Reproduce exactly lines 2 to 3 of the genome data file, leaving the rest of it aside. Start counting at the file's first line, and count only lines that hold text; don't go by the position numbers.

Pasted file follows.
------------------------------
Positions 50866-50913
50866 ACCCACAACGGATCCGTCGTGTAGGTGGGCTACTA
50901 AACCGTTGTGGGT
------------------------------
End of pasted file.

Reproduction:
50866 ACCCACAACGGATCCGTCGTGTAGGTGGGCTACTA
50901 AACCGTTGTGGGT